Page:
Film review: Choke (2008), directed by Clark Gregg
This film was billed as a “black comedy”, to which I went “oooh” and decided to watch. Choke is based on a book by Chuck Palahniuk, who also wrote Fight Club.
Victor Mancini (Sam Rockwell) is a sex addict, attending meetings like Sexoholics Anonymous – or rather, failing to show up to said meetings because he’s too busy nailing one of the other would-be attendants. Together with best friend Denny (Brad William Henke), another sexoholic, he works at a colonial tourist attraction as a re-enactor in order to support his mother (Anjelica Huston) staying in a mental hospital. She has Alzheimers and can’t even recognise her own son anymore.
Victor’s other, more profitable, way of getting an income is to go to restaurants and pretend to choke, getting people to help him, and in a weird way guilt-trip them into parting with lots of money. Saving another person’s life can be oddly … rewarding.
Victor doesn’t know who his father is, so when pretty Paige (Kelly Macdonald), a doctor at the hospital, says she knows of a revolutionary new method of helping his mother, he’s all for it. Maybe that way his mother will tell him who his father is – as getting Denny pretending to be him didn’t work. Thing is, the method is rather odd, and for once in his life, Victor can’t actually get it up, as it were. And then things get really complicated.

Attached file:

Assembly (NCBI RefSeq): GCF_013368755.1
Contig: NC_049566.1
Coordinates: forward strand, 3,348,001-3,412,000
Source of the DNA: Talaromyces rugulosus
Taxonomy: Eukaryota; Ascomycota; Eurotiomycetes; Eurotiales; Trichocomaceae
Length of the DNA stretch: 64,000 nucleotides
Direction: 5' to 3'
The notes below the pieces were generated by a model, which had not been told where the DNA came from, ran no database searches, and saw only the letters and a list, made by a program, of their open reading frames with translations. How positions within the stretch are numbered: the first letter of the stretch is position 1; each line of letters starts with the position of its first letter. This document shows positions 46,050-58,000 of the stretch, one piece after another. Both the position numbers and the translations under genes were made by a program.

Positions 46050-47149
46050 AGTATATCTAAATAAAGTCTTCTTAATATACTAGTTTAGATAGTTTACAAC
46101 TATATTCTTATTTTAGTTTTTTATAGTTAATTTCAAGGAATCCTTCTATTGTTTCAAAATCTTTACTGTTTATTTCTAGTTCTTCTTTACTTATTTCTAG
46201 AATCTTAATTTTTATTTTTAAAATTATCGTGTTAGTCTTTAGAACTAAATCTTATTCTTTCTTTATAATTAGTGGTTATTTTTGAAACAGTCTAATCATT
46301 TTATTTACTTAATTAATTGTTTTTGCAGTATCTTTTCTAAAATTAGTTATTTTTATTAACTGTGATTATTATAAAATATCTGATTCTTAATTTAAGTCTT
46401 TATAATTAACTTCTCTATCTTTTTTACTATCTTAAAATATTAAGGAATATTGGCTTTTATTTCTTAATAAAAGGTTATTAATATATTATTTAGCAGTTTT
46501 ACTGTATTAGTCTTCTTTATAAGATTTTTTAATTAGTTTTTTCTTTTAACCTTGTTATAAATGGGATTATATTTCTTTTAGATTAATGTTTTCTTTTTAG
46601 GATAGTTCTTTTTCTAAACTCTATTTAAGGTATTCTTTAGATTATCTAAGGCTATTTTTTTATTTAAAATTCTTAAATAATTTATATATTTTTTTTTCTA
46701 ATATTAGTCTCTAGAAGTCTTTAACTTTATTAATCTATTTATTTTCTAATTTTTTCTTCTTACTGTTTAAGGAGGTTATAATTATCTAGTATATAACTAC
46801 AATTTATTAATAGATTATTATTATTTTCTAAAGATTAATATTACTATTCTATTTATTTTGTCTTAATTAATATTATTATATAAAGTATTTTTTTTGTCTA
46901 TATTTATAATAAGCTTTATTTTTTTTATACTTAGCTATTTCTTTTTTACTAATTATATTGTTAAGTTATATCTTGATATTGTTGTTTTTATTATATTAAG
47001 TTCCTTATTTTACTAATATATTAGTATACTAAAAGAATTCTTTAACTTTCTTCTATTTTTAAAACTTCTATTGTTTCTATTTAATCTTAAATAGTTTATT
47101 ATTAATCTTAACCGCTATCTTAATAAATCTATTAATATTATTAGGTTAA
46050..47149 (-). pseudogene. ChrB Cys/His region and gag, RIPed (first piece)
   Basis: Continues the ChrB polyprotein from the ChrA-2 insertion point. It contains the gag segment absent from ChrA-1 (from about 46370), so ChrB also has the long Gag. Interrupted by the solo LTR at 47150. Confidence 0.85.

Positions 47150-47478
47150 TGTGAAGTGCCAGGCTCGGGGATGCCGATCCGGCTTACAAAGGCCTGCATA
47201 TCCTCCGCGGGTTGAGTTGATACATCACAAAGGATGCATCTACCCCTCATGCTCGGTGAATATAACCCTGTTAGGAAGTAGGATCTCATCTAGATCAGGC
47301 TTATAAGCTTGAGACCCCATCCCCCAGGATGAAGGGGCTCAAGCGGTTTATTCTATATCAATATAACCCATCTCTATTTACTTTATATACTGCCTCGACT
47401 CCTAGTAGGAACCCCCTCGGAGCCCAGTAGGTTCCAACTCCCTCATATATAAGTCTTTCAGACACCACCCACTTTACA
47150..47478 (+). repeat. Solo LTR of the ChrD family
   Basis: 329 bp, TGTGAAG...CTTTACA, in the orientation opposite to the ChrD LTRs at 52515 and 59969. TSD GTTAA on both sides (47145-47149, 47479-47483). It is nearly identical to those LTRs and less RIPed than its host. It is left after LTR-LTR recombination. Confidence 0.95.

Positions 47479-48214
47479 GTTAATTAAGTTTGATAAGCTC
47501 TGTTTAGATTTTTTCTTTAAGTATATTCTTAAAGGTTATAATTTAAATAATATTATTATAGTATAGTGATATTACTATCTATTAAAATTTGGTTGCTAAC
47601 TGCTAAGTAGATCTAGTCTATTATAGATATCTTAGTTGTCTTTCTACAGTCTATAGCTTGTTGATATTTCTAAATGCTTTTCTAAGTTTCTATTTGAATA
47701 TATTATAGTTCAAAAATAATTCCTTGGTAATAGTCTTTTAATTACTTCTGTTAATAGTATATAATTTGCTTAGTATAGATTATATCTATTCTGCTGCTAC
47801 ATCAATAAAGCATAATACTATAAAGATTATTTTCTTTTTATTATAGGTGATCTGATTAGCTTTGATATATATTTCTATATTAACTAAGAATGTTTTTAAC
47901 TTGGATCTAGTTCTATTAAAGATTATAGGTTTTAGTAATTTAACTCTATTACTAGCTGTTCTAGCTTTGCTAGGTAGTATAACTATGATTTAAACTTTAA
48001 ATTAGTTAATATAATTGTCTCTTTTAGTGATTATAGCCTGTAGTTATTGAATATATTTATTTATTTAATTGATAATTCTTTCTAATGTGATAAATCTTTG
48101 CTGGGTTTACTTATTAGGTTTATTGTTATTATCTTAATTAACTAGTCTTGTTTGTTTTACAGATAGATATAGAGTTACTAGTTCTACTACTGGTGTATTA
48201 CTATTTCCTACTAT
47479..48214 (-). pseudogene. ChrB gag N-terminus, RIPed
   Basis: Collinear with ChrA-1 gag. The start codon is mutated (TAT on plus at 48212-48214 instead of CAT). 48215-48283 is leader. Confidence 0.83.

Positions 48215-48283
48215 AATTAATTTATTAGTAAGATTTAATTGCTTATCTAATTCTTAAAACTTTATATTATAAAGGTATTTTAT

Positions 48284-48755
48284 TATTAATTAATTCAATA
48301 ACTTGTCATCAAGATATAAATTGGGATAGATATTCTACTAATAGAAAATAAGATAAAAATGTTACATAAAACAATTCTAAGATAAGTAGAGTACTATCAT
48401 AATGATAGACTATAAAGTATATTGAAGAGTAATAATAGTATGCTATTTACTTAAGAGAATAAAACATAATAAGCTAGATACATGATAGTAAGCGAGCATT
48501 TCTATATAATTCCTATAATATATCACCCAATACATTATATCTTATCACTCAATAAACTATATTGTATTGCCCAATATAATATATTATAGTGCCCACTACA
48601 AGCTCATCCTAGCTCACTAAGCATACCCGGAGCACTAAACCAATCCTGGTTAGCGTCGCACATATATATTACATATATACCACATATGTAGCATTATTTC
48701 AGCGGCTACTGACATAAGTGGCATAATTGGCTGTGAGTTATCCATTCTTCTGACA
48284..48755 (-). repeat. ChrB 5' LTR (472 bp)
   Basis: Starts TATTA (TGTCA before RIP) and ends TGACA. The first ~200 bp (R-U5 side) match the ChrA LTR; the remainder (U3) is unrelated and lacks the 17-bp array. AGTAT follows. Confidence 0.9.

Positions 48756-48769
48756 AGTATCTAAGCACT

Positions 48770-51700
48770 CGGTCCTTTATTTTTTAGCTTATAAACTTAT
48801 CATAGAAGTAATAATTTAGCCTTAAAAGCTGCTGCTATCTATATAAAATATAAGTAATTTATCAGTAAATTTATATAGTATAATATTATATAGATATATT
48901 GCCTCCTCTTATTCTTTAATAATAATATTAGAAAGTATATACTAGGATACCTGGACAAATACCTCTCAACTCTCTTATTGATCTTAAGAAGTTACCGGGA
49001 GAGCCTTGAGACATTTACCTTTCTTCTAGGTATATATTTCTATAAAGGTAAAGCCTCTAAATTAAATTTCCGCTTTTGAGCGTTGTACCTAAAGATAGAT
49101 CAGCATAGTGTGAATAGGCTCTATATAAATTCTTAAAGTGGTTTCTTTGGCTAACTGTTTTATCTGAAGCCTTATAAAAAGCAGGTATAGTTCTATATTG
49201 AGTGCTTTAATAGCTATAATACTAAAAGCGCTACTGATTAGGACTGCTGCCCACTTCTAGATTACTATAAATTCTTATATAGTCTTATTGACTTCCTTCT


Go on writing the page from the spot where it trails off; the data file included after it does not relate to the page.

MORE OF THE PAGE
Also features director Clark Gregg as Victor’s rather anal boss at the re-enactment village, Heather Burns as the internet date who has very specific directions for how she wants Victor to sexually assault her (!) and Gillian Jacobs as Cherry Daiquiri.
Choke is a strange film, no two ways about it. Victor is essentially a con man who has shagged his way through most of the staff at his mother’s hospital and he’s certainly not above conning his own mother – not into giving him money, but information. But then you could argue that the poor boy had such a difficult childhood. Victor was placed in foster care a lot, as his mother kept moving around and getting into trouble. No wonder the kid got messed up.
I really enjoyed Rockwell and Huston in their roles, but the film was more bizarre than it was funny, and sure, it was kinda dark … but not properly dark, where you laugh even though you’re not supposed to. Here, it was more tragic funny than “oh gosh, did I just laugh my head off at something wholly inappropriate?”
It was also moving along at a fairly slow pace, but was still enjoyable, sort of. Didn’t feel entirely compelled to watch it through to the end, if it wasn’t for the bit where Vincent starts wondering if his dad was in fact … uhm, a rather famous person. It was quite amusing. But yeah, overall, it was bizarre rather than really funny, and not entirely memorable.
3 out of 5 crucifixes … crucifi?